Sandalford, in the Upper Swan, was named by John Septimus Roe (-1878), Surveyor-General of WA 1829-1870.


Samson. The suburb is named for Lionel Samson and family. >

Samson Street got its name from leading merchant Lionel Samson. Point Samson, north of Roebourne in the Pilbara region of WA, is also named after him.

Scott Street is named for Capt Daniel Scott, the first Harbourmaster and first chairman of the Town TruStreet.

Sellenger Avenue, Samson. William Charles Sellenger (1863-1945) joined the Western Australia Police Force in 1884. He was promoted to Inspector in 1904 and worked in Fremantle for most of the 1913 to 1927 period. He was promoted to Chief Inspector in 1927.

Seven Sisters, Rocky Bay, Fremantle. Also known as 'Seven Hills'. High limestone peaks on the northern shores of Rocky Bay. In the 1890s these were quarried down and later became the site of the Mt Lyell Superphosphate Works & State Engineering Works (now demolished). Of the Seven Sisters, only Buckland Hill remains.

Sewell Street, East Fremantle. Possibly a Pearse family name. (FHC, following Lee: 178)

Sheedy Street, South Fremantle. Winifred Sheedy, of the Sheedy Family, resided in the street for over eighty years. Her parents were early settlers to the street. Was Wardie Road; renamed Sheedy Street in 1982. (Apparently not Jack Sheedy's family, as he went to school in East Fremantle.)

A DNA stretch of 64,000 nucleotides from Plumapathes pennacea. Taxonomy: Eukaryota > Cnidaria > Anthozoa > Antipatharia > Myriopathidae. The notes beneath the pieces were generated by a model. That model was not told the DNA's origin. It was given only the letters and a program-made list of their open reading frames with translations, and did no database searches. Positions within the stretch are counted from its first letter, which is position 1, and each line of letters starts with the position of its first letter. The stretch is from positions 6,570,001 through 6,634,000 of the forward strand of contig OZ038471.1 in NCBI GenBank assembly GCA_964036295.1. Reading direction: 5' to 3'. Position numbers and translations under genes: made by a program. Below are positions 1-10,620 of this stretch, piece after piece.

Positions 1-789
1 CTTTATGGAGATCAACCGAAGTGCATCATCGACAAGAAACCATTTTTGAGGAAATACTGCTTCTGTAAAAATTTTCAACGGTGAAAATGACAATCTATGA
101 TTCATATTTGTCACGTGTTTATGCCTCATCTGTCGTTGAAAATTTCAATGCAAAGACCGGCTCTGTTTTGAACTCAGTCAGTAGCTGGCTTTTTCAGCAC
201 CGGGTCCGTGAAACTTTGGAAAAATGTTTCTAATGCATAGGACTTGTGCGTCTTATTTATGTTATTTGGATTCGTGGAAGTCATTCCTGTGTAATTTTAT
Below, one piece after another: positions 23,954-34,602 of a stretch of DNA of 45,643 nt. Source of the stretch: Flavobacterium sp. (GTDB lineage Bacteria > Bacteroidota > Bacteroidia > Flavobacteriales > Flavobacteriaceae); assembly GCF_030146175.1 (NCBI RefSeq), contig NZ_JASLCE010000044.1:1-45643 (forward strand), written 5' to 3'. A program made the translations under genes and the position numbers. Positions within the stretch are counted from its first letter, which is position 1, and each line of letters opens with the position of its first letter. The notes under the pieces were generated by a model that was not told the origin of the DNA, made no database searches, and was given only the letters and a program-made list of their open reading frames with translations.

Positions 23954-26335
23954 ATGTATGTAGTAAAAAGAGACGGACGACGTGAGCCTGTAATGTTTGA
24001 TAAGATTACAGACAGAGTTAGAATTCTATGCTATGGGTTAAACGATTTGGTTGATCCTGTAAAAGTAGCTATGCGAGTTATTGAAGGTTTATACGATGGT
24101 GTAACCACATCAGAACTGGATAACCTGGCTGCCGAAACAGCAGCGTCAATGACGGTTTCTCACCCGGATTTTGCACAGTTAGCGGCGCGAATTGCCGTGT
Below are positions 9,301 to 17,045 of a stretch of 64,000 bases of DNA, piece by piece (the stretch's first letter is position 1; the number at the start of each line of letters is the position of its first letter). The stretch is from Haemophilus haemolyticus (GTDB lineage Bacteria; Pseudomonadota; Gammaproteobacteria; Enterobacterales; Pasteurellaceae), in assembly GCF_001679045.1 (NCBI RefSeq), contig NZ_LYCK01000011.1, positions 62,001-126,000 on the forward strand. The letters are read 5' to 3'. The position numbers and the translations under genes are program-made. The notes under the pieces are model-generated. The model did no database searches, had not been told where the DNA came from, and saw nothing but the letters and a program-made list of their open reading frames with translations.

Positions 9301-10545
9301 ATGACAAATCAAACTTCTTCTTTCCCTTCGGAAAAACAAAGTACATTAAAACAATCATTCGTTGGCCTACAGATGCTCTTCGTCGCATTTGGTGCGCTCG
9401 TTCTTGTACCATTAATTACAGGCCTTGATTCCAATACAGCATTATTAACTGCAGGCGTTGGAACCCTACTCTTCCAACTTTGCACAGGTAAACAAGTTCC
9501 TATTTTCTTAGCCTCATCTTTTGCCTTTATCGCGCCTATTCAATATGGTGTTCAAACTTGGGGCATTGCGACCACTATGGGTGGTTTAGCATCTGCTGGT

Shepherd Street Beaconsfield is named after GW Shepherd, Town Treasurer and Councillor 1919-34 (or 1918-31). Name appears 1925.

Short Street is not so called because of its length but after Bishop Augustus Short (1802-1883), first Anglican Bishop of Western Australia and South Australia, who came to consecrate (the first) St John's Church, 16 November 1848.

Shuffrey Street is named after an inhabitant of the street and prominent citizen, George Shuffrey (-1920).

Silas Street, East Fremantle. For William Silas Pearse, son of the elder William S. Pearse (whose middle name was also Silas).

Silas Street, South Fremantle. After William Silas Pearse. Now McLaren Street.

Silver Street. Coral, Gold, and Silver Streets are marketing names in the subdivision of a block which was the property of Sir Henry Briggs, President of the Legislative Council, who died 1919. The land was formerly known as Briggs's Paddock.

Simper Crescent, White Gum Valley. The Simper family were pioneers of Fremantle.

Simpson Rd is now York Street.

Sinclair Street. Formerly Trinity Street, this was named after George Sinclair who lived there (and was in the Harbour and Lights Dept), and is now Lefroy Road.